A wave of innovation is sweeping American cities. Hard fiscal times and inexpensive technologies are prompting many governments to develop new and innovative programs. New York City’s mayor, Michael Bloomberg, and Harvard University’s Ash Center for Democratic Governance and Innovation are leading nationwide competitions to showcase innovative public programs, while two other states have rolled out tools for their cities and taxpayers. Righting the muniland ship will require stabilizing budgets and creating innovative ways to deliver public services.

Last week I wrote about local officials needing governance resources, and this week two of the largest states, Texas and New York, rolled out a few. The Houston Chronicle reported on the efforts of Texas State Comptroller Susan Combs to inform taxpayers about how much local debt they are responsible for:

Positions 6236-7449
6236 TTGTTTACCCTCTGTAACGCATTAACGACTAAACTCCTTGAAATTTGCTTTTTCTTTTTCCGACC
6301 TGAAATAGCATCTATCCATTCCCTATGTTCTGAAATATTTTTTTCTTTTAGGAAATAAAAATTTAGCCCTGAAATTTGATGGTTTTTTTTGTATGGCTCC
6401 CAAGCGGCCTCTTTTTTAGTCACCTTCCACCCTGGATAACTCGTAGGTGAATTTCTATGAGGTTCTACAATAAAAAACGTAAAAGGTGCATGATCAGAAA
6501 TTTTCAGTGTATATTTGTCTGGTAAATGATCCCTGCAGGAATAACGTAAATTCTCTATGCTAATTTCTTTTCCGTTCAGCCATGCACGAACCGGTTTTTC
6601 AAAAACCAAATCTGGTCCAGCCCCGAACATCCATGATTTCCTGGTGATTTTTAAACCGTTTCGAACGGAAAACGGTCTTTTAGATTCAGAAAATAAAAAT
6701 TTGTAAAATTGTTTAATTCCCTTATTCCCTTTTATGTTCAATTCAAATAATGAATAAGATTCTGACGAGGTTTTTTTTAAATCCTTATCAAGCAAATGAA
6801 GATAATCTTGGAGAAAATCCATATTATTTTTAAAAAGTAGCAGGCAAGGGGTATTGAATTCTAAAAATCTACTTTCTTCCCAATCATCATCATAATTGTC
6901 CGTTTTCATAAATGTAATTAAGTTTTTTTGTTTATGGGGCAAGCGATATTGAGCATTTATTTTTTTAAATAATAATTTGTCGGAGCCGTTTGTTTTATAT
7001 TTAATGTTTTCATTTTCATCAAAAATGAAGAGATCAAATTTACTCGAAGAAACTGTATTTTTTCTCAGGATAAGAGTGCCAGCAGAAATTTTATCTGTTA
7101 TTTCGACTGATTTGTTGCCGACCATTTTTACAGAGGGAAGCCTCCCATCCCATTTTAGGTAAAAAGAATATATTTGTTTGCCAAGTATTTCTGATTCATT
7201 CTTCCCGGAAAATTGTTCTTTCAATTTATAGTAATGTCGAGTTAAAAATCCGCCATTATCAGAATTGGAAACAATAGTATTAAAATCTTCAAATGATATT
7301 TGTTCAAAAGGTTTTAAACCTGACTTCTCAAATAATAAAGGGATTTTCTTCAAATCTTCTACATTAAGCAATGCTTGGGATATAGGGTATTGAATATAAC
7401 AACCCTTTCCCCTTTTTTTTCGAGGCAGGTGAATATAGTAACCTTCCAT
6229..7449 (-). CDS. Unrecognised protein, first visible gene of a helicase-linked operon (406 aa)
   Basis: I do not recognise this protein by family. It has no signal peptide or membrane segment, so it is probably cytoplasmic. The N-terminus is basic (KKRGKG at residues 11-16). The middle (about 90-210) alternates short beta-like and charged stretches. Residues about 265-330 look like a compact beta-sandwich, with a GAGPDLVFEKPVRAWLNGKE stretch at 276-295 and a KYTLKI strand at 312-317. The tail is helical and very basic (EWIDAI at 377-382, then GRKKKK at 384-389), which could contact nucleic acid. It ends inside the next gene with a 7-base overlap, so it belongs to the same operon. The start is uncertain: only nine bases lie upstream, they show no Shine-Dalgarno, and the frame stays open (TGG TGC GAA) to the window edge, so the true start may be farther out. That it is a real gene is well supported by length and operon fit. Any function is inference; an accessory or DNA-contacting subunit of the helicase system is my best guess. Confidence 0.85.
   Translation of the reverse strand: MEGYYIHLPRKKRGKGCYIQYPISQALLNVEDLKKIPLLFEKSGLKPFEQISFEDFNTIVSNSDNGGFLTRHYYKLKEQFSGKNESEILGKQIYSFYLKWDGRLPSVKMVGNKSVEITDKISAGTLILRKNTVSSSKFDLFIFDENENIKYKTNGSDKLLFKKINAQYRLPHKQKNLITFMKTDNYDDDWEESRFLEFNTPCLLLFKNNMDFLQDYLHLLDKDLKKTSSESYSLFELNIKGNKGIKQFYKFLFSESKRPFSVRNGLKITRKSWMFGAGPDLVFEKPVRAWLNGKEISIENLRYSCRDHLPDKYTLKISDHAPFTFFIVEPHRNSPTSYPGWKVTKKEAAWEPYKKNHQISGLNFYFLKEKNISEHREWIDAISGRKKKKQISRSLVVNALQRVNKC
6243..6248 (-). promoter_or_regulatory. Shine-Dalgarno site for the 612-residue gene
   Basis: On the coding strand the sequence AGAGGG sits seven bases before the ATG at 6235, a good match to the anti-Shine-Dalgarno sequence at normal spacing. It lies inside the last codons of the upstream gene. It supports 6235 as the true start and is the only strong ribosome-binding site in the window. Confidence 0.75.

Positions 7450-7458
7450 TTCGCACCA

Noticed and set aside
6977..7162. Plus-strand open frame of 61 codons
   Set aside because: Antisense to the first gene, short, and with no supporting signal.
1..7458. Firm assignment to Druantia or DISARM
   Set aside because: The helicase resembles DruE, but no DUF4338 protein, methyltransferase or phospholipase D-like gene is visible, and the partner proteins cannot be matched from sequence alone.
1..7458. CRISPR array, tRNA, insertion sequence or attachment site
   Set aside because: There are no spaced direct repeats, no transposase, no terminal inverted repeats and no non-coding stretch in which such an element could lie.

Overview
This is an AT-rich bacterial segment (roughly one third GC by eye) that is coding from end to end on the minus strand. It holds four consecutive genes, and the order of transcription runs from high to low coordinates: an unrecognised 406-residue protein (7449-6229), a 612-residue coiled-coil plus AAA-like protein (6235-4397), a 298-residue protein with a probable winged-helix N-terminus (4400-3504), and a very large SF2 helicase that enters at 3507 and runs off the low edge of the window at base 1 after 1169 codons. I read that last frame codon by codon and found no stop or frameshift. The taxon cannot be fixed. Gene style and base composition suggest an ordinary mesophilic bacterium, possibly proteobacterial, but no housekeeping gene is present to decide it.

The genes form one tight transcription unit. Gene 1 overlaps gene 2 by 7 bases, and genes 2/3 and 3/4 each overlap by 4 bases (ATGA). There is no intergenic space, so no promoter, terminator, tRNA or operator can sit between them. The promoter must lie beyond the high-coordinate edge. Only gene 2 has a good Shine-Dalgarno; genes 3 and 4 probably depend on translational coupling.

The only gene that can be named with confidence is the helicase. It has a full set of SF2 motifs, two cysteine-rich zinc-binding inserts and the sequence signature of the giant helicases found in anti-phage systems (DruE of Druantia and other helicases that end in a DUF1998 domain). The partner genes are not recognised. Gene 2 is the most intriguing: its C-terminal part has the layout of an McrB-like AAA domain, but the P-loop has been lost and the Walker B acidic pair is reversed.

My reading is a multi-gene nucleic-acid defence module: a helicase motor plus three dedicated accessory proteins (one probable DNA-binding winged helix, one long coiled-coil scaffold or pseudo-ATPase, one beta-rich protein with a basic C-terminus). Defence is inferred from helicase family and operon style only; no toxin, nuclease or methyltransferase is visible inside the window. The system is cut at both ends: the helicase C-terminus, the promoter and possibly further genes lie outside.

Local governments are loading down Texas taxpayers with debt without providing them enough information about the amount already owed for roads, schools and other public projects, State Comptroller Susan Combs contends in a report released Wednesday.

The report, “Your Money and Your Debt,” notes that the current level of government debt approved by Texas cities and counties soared from 2001 through 2011, with tax-supported debt of cities increasing 126 percent to $27 billion. Tax-supported county debt, the report said, grew by 131 percent to $10.3 billion. “As taxpayers step into a voting booth to approve new debt, government should tell them how much they are already responsible for repaying and how much debt service is included,” Combs said in a statement.

In New York State, Comptroller Thomas DiNapoli announced plans to implement an early warning monitoring system to identify municipalities and school districts experiencing signs of budgetary strain. From the Comptroller’s press release: